Prices Asked, Prices Sold and What's Real?
Over the past year I've seen several occasions when a writer or even a collector is trumping up the high values on a particular item. it could be a cookie jar, a Beanie Baby, or something similar. The article or blog goes viral and soon folks are touting the perceived values of such items. The two items mentioned above have been brought to my attention several times, as in "wow, I can't believe my jar is worth so much money, now where can I sell it".
In the case of the Beanie Babies, a few sellers, for reasons unknown to me, decide to offer their "treasures" as a Buy it Now item on eBay. But they offer it for many thousands of dollars. Browsers see the auction, assume that is the value and all of a sudden theirs is worth that much too. As I've mentioned before, anyone can put any price on an item. It's finding the buyer that will actually buy it is a problem.
The reason this gets a strong reaction from me is that I start getting emails from people desperately trying to sell their collection. And I can't help. The other ploy which has happened a lot over the past year is something I've noticed in the Cookie Jar auctions, but I am sure takes place with other collections. A brand-new seller (zero feedback) will put an average jar up for auction and all of a sudden the bidding explodes on it. Twenty or thirty bids start driving the price up and soon the average jar has sold for $950. So now other collectors think the same thing as mentioned above, "wow, where can I sell my Cinderella jar for $900.". They can't because the whole auction is a fraud.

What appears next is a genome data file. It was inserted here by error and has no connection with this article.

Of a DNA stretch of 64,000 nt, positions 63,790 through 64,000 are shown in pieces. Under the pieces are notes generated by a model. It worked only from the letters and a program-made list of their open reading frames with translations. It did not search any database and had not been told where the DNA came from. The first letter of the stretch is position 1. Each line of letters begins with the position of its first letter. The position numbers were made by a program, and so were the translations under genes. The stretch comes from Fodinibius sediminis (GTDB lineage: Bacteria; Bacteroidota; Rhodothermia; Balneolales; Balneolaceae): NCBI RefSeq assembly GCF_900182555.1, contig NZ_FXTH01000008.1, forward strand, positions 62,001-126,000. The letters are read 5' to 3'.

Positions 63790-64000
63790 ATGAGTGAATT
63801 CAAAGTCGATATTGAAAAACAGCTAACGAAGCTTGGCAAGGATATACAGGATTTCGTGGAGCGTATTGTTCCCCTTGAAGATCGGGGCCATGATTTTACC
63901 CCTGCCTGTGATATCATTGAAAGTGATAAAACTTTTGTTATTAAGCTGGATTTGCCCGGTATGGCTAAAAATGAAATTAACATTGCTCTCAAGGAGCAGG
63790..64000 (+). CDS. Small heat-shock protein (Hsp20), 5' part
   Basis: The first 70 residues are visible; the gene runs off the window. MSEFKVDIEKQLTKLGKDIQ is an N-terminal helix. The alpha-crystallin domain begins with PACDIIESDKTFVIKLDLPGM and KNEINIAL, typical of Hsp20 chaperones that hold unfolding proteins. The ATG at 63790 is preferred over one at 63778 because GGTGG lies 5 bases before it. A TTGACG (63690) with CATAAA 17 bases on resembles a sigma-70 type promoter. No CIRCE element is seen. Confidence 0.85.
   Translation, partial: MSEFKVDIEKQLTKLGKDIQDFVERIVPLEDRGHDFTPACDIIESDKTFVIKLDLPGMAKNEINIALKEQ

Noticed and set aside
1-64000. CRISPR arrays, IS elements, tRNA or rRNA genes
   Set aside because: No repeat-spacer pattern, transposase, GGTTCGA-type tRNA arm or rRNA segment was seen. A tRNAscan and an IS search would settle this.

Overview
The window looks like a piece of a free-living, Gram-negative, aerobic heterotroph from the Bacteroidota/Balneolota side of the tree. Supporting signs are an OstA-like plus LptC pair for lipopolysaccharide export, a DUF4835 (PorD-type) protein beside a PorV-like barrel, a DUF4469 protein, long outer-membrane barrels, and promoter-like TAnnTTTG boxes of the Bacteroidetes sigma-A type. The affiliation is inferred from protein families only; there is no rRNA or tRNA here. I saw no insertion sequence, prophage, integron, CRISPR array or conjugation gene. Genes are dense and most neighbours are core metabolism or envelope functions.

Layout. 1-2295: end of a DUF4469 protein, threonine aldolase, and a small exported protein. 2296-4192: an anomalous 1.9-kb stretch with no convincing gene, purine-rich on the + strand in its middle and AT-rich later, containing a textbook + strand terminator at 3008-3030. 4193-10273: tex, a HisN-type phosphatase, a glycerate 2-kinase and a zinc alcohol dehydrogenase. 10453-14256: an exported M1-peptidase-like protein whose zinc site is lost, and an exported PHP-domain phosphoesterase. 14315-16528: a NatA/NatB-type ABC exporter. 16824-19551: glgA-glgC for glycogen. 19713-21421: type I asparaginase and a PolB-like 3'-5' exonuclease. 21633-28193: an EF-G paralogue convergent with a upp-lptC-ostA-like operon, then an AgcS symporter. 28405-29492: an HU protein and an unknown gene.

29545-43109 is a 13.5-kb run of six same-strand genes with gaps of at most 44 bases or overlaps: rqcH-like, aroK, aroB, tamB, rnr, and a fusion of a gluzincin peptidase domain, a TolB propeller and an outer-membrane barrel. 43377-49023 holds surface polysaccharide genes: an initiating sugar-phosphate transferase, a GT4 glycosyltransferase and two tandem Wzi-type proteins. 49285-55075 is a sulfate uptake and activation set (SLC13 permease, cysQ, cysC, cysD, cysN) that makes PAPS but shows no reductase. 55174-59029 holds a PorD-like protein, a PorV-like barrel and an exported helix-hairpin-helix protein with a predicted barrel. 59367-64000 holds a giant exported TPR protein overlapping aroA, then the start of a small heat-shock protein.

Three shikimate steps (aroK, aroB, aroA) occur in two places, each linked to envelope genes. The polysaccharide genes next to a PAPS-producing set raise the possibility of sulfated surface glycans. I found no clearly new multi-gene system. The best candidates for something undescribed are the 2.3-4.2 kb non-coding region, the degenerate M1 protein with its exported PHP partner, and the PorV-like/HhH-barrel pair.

Closer examination will show the bidders (except for the first few) mostly have zero feedback and are also brand new. I feel safe in saying the auction wasn't legitimate, no money changed hands and no jars were sold. There have been several instances when eBay has responded to complaints and completely removed the listings, but that is usually after the auction supposedly closes, and too late for many unsuspecting browsers.
Deciphering the Sold Prices
• eBay Closed Auction Search -- If you have the item number of auction or link, you will be able to check for a few months after an auction has closed to see what the final price was or if the item actually sold. Also, eBay allows you to search closed auctions for approximately two weeks. • If the price seems out-of-line, always check the bids -- click on the link that shows the number of bidders to see if they look legitimate. If it was a Buy It Now price, check to see that it's actually sold before taking the offered price as gospel.
• Terapeak.com -- Terapeak is my go-to spot to find out what's been selling, sell-through rates and auction prices. This is a paid service, but it allows a person to search throughout the past year's auction, in ninety day increments. It has really helped me make sense of the auction prices, what's selling and what's not. The service sorts by highest price first, but also shows then starting price, number of bidders, average price, average shipping and the sell-through rates. It's a bit too much information for me, but all works when trying to decide whether to offer a jar for sale or looking for something to find out the price ranges.
In a Nutshell
Don't believe a simple screen shot of an auction price or value without verifying for yourself. Check the resources available to find out more about the sold item or even if it sold at all!
All Prices Posted Are In U.S.D. Currency
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